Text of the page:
Slideshow image

A New Summertime  

“Summertime, and the living is easy…” Well, maybe not quite as easy this summer.  

In so many ways I love this time of year—the striking sunrises and warm still evenings, simpler clothing and simpler meals, the chance to garden, go kayaking and hiking, spend hours reading or just sitting watching waves and clouds and stars. Summertime is a time to relax and re-create and reflect, a time to be intentional about taking Sabbath moments and Sabbath days.    

And yet in this particular summertime the easier living is laced through with threads of anxiety and filled with careful rules to follow. We feel regret over changed or circumscribed travel plans. We want things to be the way they were and sometimes chafe at restrictions.  

I’m experiencing an odd sort of dichotomy this summer. On one hand, these days seem the same as those of previous years: the sun shines, fishing boats go out, children play in water parks, paddle-boarders stroke by on the sea in front of my house, and my veranda is a profusion of blooms. It is sometimes quite easy to forget for a moment that we are living in a pandemic.

And then I remember, and this remembering brings a sense of unease: should I have had that friend come to stay overnight? When should I be wearing a mask? I keep struggling with the process of letting go of the past and the way summertime was and moving into the present of the way things are.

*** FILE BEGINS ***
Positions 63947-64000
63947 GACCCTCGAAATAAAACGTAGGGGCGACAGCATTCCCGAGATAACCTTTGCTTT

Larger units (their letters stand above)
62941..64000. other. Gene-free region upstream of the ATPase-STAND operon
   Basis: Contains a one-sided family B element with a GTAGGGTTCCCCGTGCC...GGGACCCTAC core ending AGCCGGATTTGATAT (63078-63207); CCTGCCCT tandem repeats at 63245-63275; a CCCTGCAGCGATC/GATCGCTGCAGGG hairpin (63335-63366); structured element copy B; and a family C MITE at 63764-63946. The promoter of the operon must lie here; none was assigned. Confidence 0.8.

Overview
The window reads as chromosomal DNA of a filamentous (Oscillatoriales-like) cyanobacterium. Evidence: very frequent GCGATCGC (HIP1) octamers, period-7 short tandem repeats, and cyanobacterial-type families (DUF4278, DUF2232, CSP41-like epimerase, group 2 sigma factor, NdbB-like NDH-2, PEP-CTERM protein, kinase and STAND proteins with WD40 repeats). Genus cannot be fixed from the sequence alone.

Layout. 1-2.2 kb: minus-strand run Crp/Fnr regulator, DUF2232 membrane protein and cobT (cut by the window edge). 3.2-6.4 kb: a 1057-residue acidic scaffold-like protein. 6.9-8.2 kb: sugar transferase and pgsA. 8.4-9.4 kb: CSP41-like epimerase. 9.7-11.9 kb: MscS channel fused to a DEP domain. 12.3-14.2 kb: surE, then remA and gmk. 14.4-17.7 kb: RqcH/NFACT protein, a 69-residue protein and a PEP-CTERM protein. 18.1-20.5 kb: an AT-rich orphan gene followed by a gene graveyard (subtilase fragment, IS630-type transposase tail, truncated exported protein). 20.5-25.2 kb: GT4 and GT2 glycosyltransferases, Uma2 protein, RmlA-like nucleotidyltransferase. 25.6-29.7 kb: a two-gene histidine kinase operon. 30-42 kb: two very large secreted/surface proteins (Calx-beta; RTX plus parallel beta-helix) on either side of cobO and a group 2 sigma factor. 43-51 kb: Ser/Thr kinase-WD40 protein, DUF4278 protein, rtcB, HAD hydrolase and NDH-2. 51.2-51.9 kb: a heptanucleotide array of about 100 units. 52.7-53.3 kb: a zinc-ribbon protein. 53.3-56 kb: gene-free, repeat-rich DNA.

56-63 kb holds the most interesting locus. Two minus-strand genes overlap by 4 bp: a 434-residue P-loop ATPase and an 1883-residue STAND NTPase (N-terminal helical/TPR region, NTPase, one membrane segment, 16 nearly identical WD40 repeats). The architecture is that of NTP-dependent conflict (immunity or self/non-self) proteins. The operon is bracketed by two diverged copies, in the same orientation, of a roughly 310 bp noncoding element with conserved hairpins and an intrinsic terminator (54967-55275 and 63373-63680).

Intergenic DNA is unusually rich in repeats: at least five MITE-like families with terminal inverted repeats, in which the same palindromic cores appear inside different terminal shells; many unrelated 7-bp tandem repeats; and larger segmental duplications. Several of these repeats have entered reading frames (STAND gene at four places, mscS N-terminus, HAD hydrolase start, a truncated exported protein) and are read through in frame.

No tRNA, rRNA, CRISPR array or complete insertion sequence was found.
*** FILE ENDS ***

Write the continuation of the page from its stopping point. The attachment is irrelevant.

Mardi Tindal, a former moderator of the United Church of Canada, introduced me to the word “ecotone” a while ago. Ecotones are transition places, where one type of landscape meets another. The word was coined from a combination of “eco” (environment, natural habitat) plus “tone,” from the Greek “tonos,” or tension—in other words, a meeting place where ecologies are in tension. For example, a heavily treed area giving way to the open escarpments of rocks.  

So maybe we are living in a type of sociological ecotone, a meeting place of tension and transition, from a way of living that focused on the market place and economic growth to a way of living that focuses on essential and life-giving work; from a society that often focused on individual needs and wants to one that is kind and careful for the sake of others.  

Transition times offer opportunities for new insight, new wisdom. So instead of just mourning the losses I’m experiencing these past months, I am trying to appreciate this summer as a kind of intentional retreat time, time to ponder, to read, to talk with friends about things that matter. And in the quiet of a less busy summer I am trying to open myself to the sacredness that surrounds us.  

In her book An Altar in the World, Barbara Brown Taylor says, “We live in the world which is just waiting for us to notice the holiness in it.” Let’s make this the summer when we take the time to notice, when we make ourselves vulnerable to beauty, when we search for new ways to connect in life-giving ways.